‘People didn’t know where to go’: Witnesses describe confusion, lockdowns in Las Vegas mass shooting

Las Vegas Shooting

Panic-stricken people trying to escape the fenced-off festival grounds in Las Vegas as a hail of bullets rained down from an unknown direction, and hotels locking out frantic survivors out of safety concerns, were some of the scenes described by eyewitnesses.

Abdi, an eyewitness to the massacre, told he might have cheated death when he abandoned his security position in front of the stage and went to chat with friends before the gunman opened fire at the area where he was.

“I walked away from my post which I’m glad that I did and where I was supposed to be standing was in front of the main stage where majority of the staff was happening,” the young man working security at the event said.

It was not immediately clear to the people in the audience that an attack was under way. It was only half-way through the shooting that they realized they were in imminent danger Abdi said. He further noted that the first round of shots appeared to be synchronized with the song being performed on stage.

“When he [the performer] started singing, the gun started going off and as soon as he stopped the music cut out and the first round of gunshots cut out.”

Only after a second round of gunshots rang out did revelers realize that what they had heard was gunshots, and not “the music messing up,” he said. As soon as he understood this, he “dropped everything and just ran.”

In a search of a safe space, he crammed along with several other fleeing concertgoers at someone’s house as they were unsure of the shooter’s position.

“There was a whole bunch of people already in there and they had all the lights turned off and they were telling everyone to be quiet, because he was still nearby and we didn’t know if the shooter is around or not,” he said. Abdi said he remained in the hideout for some 20 minutes before coming out.

What he saw in the streets was a grim picture of “ambulances, a lot of people carried by shoulders , a lot of people crying.”

Abdi suggested that the perpetrator chose his target carefully to achieve maximum impact.

“The main stage where the main crowd was that was the place that was targeted and that was for sure the most populated and dense place at the festival.”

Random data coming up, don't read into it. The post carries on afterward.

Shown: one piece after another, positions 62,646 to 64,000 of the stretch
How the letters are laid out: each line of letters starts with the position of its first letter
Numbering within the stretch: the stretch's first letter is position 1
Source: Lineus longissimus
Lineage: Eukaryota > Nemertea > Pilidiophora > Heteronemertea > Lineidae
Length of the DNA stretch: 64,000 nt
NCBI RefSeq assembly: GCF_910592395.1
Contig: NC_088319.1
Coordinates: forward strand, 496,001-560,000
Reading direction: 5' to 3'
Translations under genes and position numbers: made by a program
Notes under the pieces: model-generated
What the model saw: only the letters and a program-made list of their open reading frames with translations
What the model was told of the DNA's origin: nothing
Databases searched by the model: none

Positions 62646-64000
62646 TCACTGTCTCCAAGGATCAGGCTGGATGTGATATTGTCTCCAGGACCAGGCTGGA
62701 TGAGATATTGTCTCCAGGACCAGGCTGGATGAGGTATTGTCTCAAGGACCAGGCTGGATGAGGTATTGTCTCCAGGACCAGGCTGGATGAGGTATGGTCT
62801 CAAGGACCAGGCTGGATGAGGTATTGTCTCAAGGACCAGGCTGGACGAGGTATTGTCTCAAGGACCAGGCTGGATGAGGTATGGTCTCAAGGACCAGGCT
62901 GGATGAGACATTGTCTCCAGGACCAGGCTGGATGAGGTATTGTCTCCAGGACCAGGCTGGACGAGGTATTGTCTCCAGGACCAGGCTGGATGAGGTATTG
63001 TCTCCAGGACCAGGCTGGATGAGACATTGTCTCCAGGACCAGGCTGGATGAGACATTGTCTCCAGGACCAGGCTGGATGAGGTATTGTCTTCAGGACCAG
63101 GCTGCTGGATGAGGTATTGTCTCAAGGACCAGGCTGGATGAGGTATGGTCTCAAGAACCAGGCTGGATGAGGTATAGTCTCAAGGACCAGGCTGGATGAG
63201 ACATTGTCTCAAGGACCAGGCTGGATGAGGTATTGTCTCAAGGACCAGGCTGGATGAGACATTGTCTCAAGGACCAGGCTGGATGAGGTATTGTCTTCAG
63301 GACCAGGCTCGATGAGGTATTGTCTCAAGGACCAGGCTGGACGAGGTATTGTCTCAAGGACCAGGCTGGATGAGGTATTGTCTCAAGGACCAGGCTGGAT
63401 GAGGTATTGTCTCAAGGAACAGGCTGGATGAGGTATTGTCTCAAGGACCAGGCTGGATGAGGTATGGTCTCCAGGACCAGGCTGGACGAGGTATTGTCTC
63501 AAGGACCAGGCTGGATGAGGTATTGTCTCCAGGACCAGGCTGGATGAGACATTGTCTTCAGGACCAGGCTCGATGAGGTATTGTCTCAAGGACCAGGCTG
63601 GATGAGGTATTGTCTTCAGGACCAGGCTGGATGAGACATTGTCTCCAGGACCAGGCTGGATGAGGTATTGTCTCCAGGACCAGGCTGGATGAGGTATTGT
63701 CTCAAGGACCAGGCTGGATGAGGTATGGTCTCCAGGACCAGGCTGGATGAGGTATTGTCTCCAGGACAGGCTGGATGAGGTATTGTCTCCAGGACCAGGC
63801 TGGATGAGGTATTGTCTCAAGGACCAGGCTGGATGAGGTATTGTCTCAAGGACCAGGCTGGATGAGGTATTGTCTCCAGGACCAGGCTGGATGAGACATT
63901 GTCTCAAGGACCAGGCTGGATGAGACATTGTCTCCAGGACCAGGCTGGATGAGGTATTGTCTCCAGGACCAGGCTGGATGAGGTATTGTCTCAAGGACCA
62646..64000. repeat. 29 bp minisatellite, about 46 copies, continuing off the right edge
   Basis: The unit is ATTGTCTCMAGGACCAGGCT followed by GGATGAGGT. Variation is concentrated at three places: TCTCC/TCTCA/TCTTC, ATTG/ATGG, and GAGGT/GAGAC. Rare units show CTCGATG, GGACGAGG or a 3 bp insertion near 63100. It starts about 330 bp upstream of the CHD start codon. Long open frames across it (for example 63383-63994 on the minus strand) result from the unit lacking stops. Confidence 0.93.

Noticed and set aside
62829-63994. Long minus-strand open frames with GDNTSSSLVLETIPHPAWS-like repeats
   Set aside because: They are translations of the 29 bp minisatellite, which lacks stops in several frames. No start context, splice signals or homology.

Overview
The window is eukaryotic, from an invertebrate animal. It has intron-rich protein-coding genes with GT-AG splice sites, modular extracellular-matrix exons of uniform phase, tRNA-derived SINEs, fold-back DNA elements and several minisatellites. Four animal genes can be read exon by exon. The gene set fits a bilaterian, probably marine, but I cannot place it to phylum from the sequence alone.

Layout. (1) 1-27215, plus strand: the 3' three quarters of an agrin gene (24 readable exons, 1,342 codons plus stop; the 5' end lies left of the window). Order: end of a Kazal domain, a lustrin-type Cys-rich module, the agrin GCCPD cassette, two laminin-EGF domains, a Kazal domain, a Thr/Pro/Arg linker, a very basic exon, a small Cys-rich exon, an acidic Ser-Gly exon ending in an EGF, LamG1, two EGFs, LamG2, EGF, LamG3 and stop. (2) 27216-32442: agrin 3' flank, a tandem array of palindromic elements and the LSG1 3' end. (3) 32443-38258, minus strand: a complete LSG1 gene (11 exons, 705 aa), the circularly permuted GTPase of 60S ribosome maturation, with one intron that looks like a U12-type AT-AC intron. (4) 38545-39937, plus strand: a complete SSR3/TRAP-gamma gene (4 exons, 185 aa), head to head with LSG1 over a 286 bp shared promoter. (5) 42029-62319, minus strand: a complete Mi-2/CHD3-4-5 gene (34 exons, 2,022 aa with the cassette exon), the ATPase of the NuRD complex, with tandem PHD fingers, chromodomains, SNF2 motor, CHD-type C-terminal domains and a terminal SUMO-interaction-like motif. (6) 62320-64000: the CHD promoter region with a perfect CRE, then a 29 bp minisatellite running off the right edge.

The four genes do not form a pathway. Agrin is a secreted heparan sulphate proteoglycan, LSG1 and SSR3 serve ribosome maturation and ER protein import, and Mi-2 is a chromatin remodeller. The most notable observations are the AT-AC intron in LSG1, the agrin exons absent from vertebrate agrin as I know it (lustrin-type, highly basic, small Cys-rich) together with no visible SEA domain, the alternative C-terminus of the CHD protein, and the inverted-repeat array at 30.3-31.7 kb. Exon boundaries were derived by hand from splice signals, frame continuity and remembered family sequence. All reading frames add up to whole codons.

‘Fleeing people stuck out in the street’
An eyewitness who was working at a hotel near the scene of shooting that unfolded at a Las Vegas music festival on Monday, told his heart was aching as he watched people desperately trying to flee the carnage while the hotel was placed on lockdown.

Brett Kenyon, who works as a waiter at the nearby Cosmopolitan Hotel, was serving customers at one of the tables when he got to know about the massacre unravelling at the site, minutes walk from the hotel.

As the news spread, confusion and panic ensued, with the management deciding to put the hotel on lockdown, effectively closing doors to everyone who rushed to the place for safety.

“There were people running up and down the strip. Because the hotel did go on lockdown, people were not able to go into the hotel, so if you were caught out in the street, you were basically stuck out there,” Brett said.

“My heart was breaking for the people because they just did not know where to go, because the hotel’s rules are that you are cannot allow people in or out for our safety.”

He spoke of “tons of SWAT teams and police” flocking to the scene.


The 64-year-old, a retiree with no criminal record, was found dead along with a handgun and 16 rifles, two of which were modified to be fully automatic, according to AP. Eighteen more firearms were later found at the shooter’s house.

A state of emergency was declared in Clark County, Nevada, following the shooting.

Police have yet to determine a motive for the attack, while US security agencies denied the claim by Islamic State (IS, formerly ISIS,ISIL) that Paddock was a fresh convert to Islam and carried out the attack on their behalf.

Paddock’s brother has described him as a peaceful man that moved to Las Vegas to spend more time on gambling. It has also emerged that the father of the shooter, Benjamin Hoskins Paddock, was a bank robber and once was on the FBI’s 10 most wanted list after a prison break.

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